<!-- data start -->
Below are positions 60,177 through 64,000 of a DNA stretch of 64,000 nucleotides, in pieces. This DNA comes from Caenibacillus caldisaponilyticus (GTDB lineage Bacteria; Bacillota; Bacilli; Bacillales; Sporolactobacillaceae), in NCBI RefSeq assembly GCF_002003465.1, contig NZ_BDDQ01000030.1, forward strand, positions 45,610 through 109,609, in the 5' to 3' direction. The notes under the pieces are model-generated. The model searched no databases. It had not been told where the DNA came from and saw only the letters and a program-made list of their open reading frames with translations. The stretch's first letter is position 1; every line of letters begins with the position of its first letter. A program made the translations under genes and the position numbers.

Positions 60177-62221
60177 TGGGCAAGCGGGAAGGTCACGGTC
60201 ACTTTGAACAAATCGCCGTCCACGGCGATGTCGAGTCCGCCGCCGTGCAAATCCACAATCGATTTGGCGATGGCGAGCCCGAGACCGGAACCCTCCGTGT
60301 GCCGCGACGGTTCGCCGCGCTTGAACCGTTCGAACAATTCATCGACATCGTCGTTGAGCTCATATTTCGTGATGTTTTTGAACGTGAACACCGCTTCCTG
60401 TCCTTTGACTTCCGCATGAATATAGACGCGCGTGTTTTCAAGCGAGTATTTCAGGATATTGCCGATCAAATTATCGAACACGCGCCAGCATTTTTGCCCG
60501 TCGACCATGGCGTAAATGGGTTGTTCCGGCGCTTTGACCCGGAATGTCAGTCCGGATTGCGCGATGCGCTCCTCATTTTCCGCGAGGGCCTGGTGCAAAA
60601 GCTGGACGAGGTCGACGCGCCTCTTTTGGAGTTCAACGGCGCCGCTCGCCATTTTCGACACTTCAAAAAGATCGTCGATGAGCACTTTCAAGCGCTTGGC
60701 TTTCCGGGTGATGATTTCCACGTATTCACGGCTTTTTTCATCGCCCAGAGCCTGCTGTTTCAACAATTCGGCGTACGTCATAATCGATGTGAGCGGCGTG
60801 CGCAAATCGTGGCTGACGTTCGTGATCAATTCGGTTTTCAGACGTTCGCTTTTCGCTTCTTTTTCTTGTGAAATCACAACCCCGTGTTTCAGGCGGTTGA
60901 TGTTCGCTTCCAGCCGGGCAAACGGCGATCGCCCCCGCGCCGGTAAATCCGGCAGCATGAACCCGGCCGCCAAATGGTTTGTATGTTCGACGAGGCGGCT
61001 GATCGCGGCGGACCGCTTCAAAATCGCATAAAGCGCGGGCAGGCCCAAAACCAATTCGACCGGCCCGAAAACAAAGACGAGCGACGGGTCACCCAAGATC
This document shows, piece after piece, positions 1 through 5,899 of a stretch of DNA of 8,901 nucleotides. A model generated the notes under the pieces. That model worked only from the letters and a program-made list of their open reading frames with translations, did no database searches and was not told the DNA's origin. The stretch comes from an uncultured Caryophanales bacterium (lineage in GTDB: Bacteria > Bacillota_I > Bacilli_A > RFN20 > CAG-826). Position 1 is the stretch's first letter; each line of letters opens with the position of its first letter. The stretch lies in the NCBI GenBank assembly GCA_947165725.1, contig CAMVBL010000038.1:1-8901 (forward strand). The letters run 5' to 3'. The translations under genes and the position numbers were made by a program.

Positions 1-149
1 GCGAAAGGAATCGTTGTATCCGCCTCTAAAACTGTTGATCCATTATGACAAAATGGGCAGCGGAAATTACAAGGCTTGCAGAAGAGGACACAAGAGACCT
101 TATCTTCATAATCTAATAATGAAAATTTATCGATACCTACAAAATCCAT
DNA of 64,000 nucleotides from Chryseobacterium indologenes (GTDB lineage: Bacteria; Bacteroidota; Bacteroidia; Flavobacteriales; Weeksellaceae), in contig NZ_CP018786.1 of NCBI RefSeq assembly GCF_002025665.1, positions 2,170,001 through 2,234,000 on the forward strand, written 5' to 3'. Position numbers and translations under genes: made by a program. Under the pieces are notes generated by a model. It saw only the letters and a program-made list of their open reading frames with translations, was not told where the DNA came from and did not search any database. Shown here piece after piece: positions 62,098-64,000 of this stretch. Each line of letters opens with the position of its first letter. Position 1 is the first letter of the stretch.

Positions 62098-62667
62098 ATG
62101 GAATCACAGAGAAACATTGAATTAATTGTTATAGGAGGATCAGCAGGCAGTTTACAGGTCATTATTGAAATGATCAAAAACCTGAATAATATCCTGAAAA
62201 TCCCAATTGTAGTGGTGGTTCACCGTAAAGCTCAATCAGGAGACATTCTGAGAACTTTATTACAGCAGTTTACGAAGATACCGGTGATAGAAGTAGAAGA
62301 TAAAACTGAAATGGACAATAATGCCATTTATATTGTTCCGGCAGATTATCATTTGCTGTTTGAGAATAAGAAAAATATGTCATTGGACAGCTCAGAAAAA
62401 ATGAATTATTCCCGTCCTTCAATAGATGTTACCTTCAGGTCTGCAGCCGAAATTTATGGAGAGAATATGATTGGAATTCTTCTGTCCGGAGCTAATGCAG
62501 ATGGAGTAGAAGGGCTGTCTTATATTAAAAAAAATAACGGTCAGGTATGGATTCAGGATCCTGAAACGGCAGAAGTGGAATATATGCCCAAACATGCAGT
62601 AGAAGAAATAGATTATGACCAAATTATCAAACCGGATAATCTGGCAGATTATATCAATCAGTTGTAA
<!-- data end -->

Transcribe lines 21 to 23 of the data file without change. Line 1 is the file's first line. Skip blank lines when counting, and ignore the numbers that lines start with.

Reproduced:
62201 TCCCAATTGTAGTGGTGGTTCACCGTAAAGCTCAATCAGGAGACATTCTGAGAACTTTATTACAGCAGTTTACGAAGATACCGGTGATAGAAGTAGAAGA
62301 TAAAACTGAAATGGACAATAATGCCATTTATATTGTTCCGGCAGATTATCATTTGCTGTTTGAGAATAAGAAAAATATGTCATTGGACAGCTCAGAAAAA
62401 ATGAATTATTCCCGTCCTTCAATAGATGTTACCTTCAGGTCTGCAGCCGAAATTTATGGAGAGAATATGATTGGAATTCTTCTGTCCGGAGCTAATGCAG